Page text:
Working as a communications professional for any of the major airlines is a tough job at the best of times. A crisis, it seems, is always waiting just around the corner. Be it one of United’s many recent issues including dragging a passenger off a plane and the death in transit of a potential world-record-breaking rabbit, to American Airline’s uniform debacle and last weekend’s massive British Airways IT failure that left hundreds of thousands of passengers (including myself) stranded around the world.
While these incidents obviously have serious business implications, they can often have even more disastrous repercussions for an organization’s reputation. The key to overcoming crises like these is efficient and effective communication. Yet, sadly, for most companies without a thorough and rehearsed crisis communication plan in place, this is often just an afterthought. Looking at last weekend’s British Airlines chaos as an example, what should companies keep in mind when they are faced with a serious crisis?
Communicate from the inside out
As crises unfold, it is often difficult to understand what is actually going on. Even if only limited information is available, it is essential to keep employees informed about the situation. Too often, companies rush to release a public statement before sharing a status update with their staff when, in fact, it should be the other way around. This is especially important for employees sitting on the frontline, directly in touch with the customers that expect them to know what is going on.
"The key to overcoming crises like these is efficient and effective communication."Last weekend at London’s Heathrow airport, the first I heard about my flight being cancelled was from a BBC push notification on my phone. Ideally, it should have been from the agent at the gate, who, until then, had been doing a good job at keeping us up to date on everything. Evidently, she didn’t know anything more than we did and when asked about the news, all she could do was apologize and say she would let us know when they find out more. Not only did this cause massive confusion amongst passengers, it also highlighted that the airline wasn’t in control of the situation. If companies want to overcome crises like these, they need to ensure message consistency across their whole workforce, from the CEO providing statements to the media, down to the frontline workers dealing with confused customers.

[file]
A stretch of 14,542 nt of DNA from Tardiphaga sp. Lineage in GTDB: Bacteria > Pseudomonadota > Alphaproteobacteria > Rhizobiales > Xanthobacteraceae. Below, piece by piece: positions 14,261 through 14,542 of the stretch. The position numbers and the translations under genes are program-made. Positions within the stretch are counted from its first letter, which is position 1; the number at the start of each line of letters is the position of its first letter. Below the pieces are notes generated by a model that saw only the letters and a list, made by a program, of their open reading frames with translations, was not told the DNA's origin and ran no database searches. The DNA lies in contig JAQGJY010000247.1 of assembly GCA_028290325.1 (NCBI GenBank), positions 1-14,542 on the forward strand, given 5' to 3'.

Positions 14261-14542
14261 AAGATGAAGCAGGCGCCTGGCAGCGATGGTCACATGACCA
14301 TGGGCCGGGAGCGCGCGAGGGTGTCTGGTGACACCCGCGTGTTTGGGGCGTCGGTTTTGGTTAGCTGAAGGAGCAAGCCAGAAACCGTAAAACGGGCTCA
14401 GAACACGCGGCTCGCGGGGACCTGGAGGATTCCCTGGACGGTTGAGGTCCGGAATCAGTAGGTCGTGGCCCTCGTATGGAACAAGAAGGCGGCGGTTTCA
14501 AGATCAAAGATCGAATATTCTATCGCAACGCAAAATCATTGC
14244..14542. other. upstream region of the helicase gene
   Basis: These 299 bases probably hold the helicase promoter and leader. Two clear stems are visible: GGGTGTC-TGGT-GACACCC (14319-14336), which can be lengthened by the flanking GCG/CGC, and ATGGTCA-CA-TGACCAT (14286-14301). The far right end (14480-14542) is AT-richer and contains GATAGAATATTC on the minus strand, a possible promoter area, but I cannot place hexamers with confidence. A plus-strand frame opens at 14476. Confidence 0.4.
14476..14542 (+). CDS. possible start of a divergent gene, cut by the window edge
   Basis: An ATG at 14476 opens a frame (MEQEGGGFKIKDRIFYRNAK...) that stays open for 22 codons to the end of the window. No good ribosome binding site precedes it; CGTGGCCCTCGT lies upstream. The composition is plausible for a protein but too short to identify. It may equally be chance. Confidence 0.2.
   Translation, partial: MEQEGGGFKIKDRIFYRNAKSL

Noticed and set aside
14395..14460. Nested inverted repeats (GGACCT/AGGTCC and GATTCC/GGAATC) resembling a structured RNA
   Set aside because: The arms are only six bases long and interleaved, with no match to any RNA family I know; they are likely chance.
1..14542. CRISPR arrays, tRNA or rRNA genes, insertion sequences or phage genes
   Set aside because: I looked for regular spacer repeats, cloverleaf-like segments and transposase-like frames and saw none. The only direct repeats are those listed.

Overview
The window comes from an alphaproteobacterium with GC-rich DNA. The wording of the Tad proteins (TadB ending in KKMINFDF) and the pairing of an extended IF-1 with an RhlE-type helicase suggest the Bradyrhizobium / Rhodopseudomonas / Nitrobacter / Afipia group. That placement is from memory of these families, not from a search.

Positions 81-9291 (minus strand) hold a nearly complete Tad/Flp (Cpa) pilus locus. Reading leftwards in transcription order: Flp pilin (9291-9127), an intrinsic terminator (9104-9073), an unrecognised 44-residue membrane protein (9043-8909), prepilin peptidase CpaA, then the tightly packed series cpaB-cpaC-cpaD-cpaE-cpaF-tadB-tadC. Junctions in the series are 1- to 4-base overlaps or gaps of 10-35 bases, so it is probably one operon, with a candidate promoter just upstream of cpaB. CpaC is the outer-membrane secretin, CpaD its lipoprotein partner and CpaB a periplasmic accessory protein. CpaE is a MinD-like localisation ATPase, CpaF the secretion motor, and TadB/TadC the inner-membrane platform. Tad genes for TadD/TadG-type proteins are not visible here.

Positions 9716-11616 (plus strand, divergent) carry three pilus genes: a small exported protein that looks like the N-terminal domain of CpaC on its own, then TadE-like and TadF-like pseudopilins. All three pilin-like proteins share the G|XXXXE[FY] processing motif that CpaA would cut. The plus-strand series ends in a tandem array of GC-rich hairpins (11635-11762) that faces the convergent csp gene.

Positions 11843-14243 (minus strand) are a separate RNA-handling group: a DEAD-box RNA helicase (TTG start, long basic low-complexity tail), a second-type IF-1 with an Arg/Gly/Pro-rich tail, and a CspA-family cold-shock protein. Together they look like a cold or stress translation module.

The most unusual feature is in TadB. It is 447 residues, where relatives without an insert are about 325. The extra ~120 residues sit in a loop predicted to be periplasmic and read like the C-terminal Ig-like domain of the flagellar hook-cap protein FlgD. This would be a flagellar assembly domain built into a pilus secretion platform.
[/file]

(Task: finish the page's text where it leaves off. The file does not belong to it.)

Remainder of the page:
"It is important that companies remember that, during crises, there is no one-size-fits-all approach to communicating effectively with customers."
An information vacuum like this one provides a fertile ground for dangerous rumors to spread that can seriously harm a company’s reputation. In these situations, businesses need to be available for both customers and the media to answer questions, and give a specific timeline of when they can expect the next update. Otherwise, the information stream will take on a life of its own, while the company affected loses control of the narrative.
Think about your audience
Finally, businesses wanting to keep their customers informed during a crisis need to think carefully about what channel to use to reach their audience. Last weekend, passengers from all walks of life were affected by the IT system failure. During this crisis, the primary way for British Airways to communicate with its customers was Twitter. While this is a great way to reach young and tech-savvy passengers, not everyone might be familiar with social media, especially not older generations. It is important that companies remember that, during crises, there is no one-size-fits-all approach to communicating effectively with customers. While the message needs to be consistent, a broad range of channels should be used to ensure all customers are reached and kept up to date.
Crises always hit companies hard. However, with a strong crisis communication plan in place and if businesses have secured good will with their customers over the years, organizations can get through these tumultuous times and avoid long-term reputation damage.